Suffragists - including men - from the north-west of England and their banners. This photograph is in the collection of Birkenhead pilgrim Alice New.

Suffragists - including men - from the north-west of England and their banners. This photograph is in the collection of Birkenhead pilgrim Alice New.

Remember the Million Women Marches of 2017, when peaceful massed protests were held in cities across the globe? I joined the one in London, and wouldn’t have missed it for anything. As I stood in the square where crowds were gathering before the ‘off’, surrounded by women (and men!) of all generations and backgrounds, listening to the excited chatter of strangers becoming friends, of singing, laughing and the beating of drums, I suddenly got it. This is what changing the world looks like.

I was writing my book Hearts and Minds at the time, about the Great Pilgrimage of 1913. That’s what non-militant suffrage campaigners called their own Million Women March in support of the vote. It might not have involved such great numbers – thousands rather than millions – but it was pivotal to our political history as citizens and feminists. It provided the pattern for peaceful massed protest we have used ever since. And I like to think it’s where the concept of sisterhood was invented.

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I’m certain that the Great Pilgrimage did more than any other single element of the suffrage campaign to bring about enfranchisement in 1918.


There was nothing religious about the Great Pilgrimage; in this case ‘pilgrimage’ meant a march for a cause, a shared purpose, unity. Remarkably, it lasted for six weeks from the middle of June till the end of July; six principal routes fed through the country from all points around the UK, finally meeting in London’s Hyde Park for a massed rally. Aristocrats marched shoulder-to-shoulder with colliery girls, academics with housewives, the young with the old and men with the vast majority of women: the Great Pilgrimage was about solidarity and mutual support. 

The NUWSS issued maps detailing each route of the Great Pilgrimage. The Watling Street rout was one of the longest.

The NUWSS issued maps detailing each route of the Great Pilgrimage. The Watling Street route was one of the longest.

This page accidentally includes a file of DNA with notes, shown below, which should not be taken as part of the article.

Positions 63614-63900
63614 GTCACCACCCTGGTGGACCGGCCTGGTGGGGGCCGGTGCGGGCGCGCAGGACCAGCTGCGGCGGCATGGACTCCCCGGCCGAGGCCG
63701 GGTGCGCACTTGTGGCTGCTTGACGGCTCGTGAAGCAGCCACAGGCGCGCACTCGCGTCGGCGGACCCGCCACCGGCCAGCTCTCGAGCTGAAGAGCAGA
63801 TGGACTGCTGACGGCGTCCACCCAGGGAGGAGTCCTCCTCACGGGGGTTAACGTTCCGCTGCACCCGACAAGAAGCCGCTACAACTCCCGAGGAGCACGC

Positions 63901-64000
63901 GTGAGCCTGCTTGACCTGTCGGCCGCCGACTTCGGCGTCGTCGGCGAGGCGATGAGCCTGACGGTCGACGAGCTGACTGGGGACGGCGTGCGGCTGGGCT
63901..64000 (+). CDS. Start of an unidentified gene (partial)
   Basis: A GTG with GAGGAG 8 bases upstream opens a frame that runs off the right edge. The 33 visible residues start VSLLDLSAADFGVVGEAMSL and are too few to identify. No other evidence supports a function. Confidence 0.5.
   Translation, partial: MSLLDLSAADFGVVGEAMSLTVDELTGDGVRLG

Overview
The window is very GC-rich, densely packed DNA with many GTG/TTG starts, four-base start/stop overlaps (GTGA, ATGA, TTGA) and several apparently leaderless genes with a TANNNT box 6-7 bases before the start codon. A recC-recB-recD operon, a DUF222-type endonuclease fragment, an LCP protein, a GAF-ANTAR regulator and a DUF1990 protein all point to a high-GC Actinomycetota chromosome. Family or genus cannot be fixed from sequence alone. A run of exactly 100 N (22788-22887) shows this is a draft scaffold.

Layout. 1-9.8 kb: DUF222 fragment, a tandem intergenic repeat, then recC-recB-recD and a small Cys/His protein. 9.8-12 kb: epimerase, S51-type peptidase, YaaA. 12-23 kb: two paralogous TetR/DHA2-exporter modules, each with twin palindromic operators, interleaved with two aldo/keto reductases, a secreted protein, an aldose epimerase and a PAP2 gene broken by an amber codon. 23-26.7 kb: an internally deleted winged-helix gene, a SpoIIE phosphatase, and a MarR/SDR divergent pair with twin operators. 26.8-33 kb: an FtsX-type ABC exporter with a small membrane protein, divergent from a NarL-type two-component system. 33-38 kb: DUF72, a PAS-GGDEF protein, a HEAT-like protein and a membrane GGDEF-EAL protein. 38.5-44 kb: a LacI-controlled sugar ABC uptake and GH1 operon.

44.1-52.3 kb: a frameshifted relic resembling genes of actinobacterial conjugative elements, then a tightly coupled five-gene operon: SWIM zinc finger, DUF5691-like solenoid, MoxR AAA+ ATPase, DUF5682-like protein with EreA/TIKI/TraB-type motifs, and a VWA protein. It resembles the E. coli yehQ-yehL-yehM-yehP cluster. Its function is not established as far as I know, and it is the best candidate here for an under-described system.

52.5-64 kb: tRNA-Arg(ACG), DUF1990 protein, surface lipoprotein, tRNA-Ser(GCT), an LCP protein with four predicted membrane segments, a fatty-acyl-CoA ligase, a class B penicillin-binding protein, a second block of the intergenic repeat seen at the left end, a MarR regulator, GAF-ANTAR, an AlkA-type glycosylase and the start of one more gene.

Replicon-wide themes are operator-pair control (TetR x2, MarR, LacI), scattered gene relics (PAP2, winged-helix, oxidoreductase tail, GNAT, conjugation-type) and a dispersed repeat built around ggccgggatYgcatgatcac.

People joined in or dropped out along the way, each wearing the suffragist colours of red, green and white and sparing as much time as possible from the ordinary round of daily life, which wasn’t easy. Meetings were held at villages, towns and cities and signatures collected for a giant petition. Many pilgrims stayed the whole course, travelling as far as 300 miles, quite possibly never having left home before. This was a huge adventure – like a glorious post-Edwardian road movie - and a huge success. For those who took part, it marked a personal as well as a political revolution.

Most people think the fight for the vote was all about the suffragettes. They played a vital part, of course, but when Emmeline Pankhurst formed the militant Women’s Social and Political Union (WSPU) in 1903, the suffragist campaign had been peacefully pushing forward for forty years - led by Millicent Fawcett, whose statue was recently erected in Parliament Square. There was so much work to be done; so many doubters to persuade, and generations of opposition to overcome. Bad publicity attracted by suffragette so-called ‘terrorism’ made things even more difficult. How were campaigners to convince parliament and the people that women deserved a vote, and would use it responsibly?

That’s where the Great Pilgrimage came in. It was the suffragists’ imaginative answer to a challenge set by Prime Minister Asquith. If you can prove that the ‘ordinary women’ of this nation want a vote, he told Mrs Fawcett, then I will listen to you. By the time the Pilgrimage was over, he admitted that not only had they succeeded in that; they had shown - at a time when militant suffragette action was at its height - that women could be resolute, dignified and inspiring. ‘Perhaps women are people after all,’ he grudgingly admitted (and so eligible to vote under the Representation of the People Act). The Great War intervened, but I’m certain that the Great Pilgrimage did more than any other single element of the suffrage campaign to bring about enfranchisement in 1918.

Crowds gather for 'Women's Sunday', 21 June 1908

Crowds gather for 'Women's Sunday', 21 June 1908

What happened next? In 1936, echoing the Great Pilgrimage, MP Ellen Wilkinson led 200 men on a hunger march from Jarrow to London. The women of Greenham Common enjoyed the same sort of sisterhood as the pilgrims had done – and I stood in that London square with cheerful modern pilgrims peacefully fighting for their political voices to be heard

The march goes on. It’s easy to give way to apathy and to forget that – thanks to the suffragists and suffragettes – we have a voice and should use it. Democracy is still a work in progress around the world. Why not celebrate this International Women’s Day by remembering the suffragist pilgrims of 1913? Their belief was that every little thing helps in the campaign against injustice, even if it’s just linking your arms with your neighbour, lifting your chin, and putting one foot in front of the other.

Jane Robinson is the author of Hearts and Minds, out now.

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